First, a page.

Whether your employer pays you in the form of wages or salary, your base pay is different from your annual pay. Base pay refers to the basic amount that you receive excluding all other types of compensation. Your annual pay, however, refers to your full compensation for the entire year.
Your base pay is the lowest amount of compensation that your employer agreed to pay you. This amount can be expressed in different forms, such as hourly, piece rate or salary. It does not include any other payments or benefits. For example, if your employer agreed to pay John $15 per hour, or if Sally were paid a salary of $55,000 per year, that’s their base pay. If they obtain a pay increase, their base pay is the new rate.
Your annual pay is your wages or salary that you earn for the year. Depending on whether you receive other types of compensation, your annual amount could be your base amount, or more. For example, you earn $15 hourly and work overtime. Under federal law, your employer must pay your hours over 40 at 1.5 times your regular pay rate. Your base pay rate would remain at $15; however, overtime would increase your total annual wages. The same goes for salary. For example, if you earn $2,115.38 biweekly, your annual base salary would be $55,000. If the only other compensation you received for the year was a Christmas bonus of $500, your annual pay would be $55,500.
Additional types of compensation that you might receive include supplemental wages, such as commissions, awards, prizes, bonuses, back pay, severance pay, vacation and sick pay and nondeductible moving expenses. You might also receive wages in the form of business expense reimbursements such as for mileage, lodging and meals. Some payments are non-cash, such as employer-provided vehicles and cell phones. In this case, the Internal Revenue Service says employers should use the fair market value when reporting taxable amounts on employees’ annual W-2s.
Your base pay should not fall below the required minimum wage under federal or state law. For example, under the Fair Labor Standards Act, as of the date of publication, your base pay cannot be less than $7.25 per hour if you’re a nonexempt employee; nonexempt means you qualify for overtime under the FLSA. If you’re exempt – which means you do not qualify for overtime – your base salary cannot drop below $455 per week, as of the date of publication.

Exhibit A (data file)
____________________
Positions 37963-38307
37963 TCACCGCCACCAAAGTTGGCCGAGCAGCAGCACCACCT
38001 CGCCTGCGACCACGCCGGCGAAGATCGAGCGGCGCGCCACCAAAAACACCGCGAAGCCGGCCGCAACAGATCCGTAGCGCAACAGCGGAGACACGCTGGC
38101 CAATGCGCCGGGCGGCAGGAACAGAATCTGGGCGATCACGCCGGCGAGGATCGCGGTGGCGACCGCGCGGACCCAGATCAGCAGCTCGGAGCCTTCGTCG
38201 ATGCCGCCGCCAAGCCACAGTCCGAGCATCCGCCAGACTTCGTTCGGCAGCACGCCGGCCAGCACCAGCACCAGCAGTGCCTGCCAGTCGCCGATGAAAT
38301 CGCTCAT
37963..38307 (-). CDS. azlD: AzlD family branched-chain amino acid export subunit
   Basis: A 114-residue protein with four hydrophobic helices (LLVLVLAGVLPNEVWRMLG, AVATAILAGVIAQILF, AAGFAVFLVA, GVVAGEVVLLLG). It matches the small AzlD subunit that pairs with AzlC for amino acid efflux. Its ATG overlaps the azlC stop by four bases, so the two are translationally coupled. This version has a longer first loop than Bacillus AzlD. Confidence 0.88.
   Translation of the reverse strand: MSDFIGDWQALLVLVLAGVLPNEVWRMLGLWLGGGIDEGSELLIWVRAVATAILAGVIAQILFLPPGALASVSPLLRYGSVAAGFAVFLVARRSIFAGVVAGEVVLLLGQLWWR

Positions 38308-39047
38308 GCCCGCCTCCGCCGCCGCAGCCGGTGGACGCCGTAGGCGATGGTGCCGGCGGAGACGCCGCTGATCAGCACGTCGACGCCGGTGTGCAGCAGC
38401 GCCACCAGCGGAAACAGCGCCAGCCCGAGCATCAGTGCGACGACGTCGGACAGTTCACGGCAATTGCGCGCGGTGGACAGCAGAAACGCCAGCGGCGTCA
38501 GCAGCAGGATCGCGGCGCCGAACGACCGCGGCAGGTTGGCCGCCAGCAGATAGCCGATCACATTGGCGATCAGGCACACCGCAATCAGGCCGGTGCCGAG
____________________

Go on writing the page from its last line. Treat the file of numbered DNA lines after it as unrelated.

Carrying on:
- Business Dictionary: Base Salary?
- Business Dictionary: Gross Annual Income
- IRS.gov: 2013 Circular E, The Employer's Tax Guide
- IRS.gov: Publication 15-B
- U.S. Department of Labor: Minimum Wage
- U.S. Department of Labor: Model Salary Basis Policy
- Internal Revenue Service. "Publication 525 (2019), Taxable and Nontaxable Income." Accessed Apr. 20, 2020.
- Internal Revenue Service. "Publication 516 (2019)," Page 3. Accessed Apr. 20, 2020.
- Department of Labor. "Fact Sheet #17G: Salary Basis Requirement and the Part 541 Exemptions Under the Fair Labor Standards Act (FLSA)." Accessed Apr. 20, 2020.
- The New York Times. "Overtime Rule Is but the Latest Obama Initiative to End in Texas Court." Accessed Apr. 20, 2020.
- Department of Labor. "Defining and Delimiting the Exemptions for Executive, Administrative, Professional, Outside Sales and Computer Employees," Page 7. Accessed Apr. 20, 2020.
- Department of Labor. "Final Rule: Overtime Update." Accessed Apr. 20, 2020.
- Internal Revenue Service. "401(k) Plans - Deferrals and Matching When Compensation Exceeds the Annual Limit." Accessed Apr. 20, 2020.
Grace Ferguson has been writing professionally since 2009. With 10 years of experience in employee benefits and payroll administration, Ferguson has written extensively on topics relating to employment and finance. A research writer as well, she has been published in The Sage Encyclopedia and Mission Bell Media.